Tankless hot water heater installations have been all the rage in residential plumbing ever since they hit the market a few years ago. They were initially reported to offer tremendous savings in energy, which sounded great from both an environmental and a cost viewpoint. The reality might not be quite the same, however, so we did a comparison of the pros and cons, but we suggest you consult with your plumber in Toronto so you can make up your own mind.
1. They use less space. One of the problems with traditional hot water heaters is the amount of space it takes up that could be used for something else. In most Toronto homes space is at a premium, and a huge tank of water sitting in your basement is little more than an inconvenience, especially when you want to finish the basement and turn it into usable space. A tankless hot water heater is roughly the size of a desktop computer tower. It requires much less floor space and can be wall mounted if necessary.
You don’t spend money keeping water hot. Regular hot water heaters run almost constantly to keep the water in the tank hot and to heat up the cold water that flows in every time you run some of the hot water out. This takes a fair amount of energy, which is used even while you’re sleeping or not at home. The tankless hot water heater produces on demand, so you only use energy as you need it. What’s more, you never end up with a cold shower because the water is heated as you need it.
They last for a long time. The lifespan of a regular tank-style water heater is between 10 and 15 years. Manufacturers of tankless hot water heaters, however, estimate the units will last up to 20 years. That’s great if you’re planning to live in the same home for that kind of duration, because chances are good you won’t have to worry about replacing the unit while you’re there. Conversely, even if you’re not intending to stay that long, it’s a good investment in your home and is likely to benefit you in terms of resale value.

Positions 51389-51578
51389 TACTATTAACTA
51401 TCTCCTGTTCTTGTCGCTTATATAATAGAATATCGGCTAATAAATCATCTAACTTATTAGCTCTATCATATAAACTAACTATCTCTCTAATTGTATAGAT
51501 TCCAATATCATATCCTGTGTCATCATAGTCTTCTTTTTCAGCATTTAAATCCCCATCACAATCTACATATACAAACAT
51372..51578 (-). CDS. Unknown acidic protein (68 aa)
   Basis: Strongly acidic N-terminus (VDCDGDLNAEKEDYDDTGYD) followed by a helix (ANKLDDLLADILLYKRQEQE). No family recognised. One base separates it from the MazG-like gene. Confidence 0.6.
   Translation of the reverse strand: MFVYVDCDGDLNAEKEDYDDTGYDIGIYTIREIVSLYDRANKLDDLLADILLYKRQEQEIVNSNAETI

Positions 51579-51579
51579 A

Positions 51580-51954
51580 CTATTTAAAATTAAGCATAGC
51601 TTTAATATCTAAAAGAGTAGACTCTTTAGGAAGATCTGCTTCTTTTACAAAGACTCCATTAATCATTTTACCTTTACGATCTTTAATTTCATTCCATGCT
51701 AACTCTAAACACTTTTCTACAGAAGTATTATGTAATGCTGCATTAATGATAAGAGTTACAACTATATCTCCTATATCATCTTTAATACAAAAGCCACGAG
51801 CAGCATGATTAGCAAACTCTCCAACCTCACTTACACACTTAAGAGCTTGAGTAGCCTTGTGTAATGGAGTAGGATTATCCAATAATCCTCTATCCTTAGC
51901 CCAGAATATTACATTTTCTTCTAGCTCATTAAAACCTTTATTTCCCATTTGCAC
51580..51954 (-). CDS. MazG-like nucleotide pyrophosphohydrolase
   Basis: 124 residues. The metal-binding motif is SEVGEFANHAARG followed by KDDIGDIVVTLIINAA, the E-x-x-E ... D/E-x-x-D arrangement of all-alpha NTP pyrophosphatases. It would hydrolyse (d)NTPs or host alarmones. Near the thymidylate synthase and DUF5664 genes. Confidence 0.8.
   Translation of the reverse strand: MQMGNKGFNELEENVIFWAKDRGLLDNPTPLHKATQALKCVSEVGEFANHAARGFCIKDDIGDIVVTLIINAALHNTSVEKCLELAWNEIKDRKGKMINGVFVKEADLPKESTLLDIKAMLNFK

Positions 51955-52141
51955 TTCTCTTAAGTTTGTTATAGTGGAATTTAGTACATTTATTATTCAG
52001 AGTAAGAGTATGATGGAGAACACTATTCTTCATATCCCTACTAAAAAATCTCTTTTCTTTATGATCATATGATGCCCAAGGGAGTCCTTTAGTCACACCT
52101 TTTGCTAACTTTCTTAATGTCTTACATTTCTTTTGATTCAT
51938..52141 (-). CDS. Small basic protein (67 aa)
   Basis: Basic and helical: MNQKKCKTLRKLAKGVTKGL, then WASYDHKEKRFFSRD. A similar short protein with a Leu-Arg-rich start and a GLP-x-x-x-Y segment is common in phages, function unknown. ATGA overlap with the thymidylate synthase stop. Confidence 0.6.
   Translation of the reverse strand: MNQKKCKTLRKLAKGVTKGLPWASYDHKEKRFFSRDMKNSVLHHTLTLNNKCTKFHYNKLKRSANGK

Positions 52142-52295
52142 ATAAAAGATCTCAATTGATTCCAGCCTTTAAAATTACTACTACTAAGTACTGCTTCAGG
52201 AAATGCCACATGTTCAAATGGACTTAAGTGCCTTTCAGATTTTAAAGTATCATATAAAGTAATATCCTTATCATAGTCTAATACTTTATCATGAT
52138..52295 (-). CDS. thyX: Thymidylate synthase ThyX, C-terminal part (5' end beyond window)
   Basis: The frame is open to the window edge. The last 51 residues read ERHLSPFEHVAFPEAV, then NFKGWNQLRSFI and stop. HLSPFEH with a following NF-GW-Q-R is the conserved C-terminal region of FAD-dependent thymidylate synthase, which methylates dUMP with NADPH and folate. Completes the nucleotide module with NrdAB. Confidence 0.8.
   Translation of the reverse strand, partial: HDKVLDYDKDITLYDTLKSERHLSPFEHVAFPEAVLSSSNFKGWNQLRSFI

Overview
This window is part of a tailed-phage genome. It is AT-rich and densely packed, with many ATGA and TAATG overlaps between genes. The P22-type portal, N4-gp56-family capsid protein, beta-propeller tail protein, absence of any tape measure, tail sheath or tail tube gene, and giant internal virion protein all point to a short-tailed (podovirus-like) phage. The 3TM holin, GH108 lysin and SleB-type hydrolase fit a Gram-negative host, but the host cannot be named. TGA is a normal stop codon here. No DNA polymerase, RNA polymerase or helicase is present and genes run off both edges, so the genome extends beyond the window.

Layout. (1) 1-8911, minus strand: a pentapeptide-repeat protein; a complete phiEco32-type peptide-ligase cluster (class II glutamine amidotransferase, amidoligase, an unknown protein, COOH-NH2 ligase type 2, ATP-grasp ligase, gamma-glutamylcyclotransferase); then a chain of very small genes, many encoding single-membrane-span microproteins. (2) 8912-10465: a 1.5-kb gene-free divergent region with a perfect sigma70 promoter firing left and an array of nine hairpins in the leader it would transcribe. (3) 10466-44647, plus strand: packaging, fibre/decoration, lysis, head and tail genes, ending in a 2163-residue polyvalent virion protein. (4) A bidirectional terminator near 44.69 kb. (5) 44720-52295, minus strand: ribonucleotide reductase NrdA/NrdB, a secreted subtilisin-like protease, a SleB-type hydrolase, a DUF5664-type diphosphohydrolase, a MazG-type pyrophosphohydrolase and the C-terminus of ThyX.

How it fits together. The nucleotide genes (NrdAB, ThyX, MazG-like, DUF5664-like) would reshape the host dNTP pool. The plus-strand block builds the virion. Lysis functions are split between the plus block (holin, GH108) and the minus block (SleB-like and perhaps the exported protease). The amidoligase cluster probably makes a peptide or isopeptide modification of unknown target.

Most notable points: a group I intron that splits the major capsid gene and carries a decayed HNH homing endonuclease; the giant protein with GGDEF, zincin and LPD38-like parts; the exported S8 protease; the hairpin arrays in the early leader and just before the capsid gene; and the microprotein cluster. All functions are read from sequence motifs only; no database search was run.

You’re reducing your environmental footprint. Tankless hot water heaters are manufactured according to all the latest environmental research, so they’re generally very energy-efficient and carbon-friendly. You might still be using energy, but by installing one of these units you’ll be maximizing the value of the energy you consume. This reduces your overall carbon footprint, so if environmental issues are important to you then tankless is the way to go for a greener home.
1. They are expensive to install. A tankless hot water heater is complex to install and can’t simply be slotted into the space left by your traditional unit. Often, your plumbing contractor will need to install a different method of venting, such as a double-walled pipe that extends through a side wall. It’s also likely you might need to have a larger gas line and a new 120-volt electrical receptacle installed. Your water pipes may also need to be reconfigured to enable them to transport larger quantities of water simultaneously. All this adds up to substantially higher installation costs than a regular hot water heater.
2. Output is limited. While it’s easy for that large tank of traditionally-heated water to supply multiple delivery points in your home at the same time, when you’re heating water as you go for four or more different areas you might find the supply is limited. This makes the tankless hot water heater great for smaller homes with fewer members, but not so attractive for larger households. Given that a smaller household already uses less energy, this tends to negate some of the main benefits.
3. You *might* use MORE energy. This is an unproven hypotheses, but once again it depends on the size of your household and the quantities of hot water you use. If your family regularly uses up the entire tank of hot water at once—say, early in the mornings when everyone’s getting ready for work or school—then producing this quantity of hot water in a limited period could draw a significant amount of power.
We aren’t saying tankless hot water heaters are a bad idea, and they are very likely the way of the future. If you’re considering installing a new unit, consult your local plumber about whether tankless might be practical for your needs.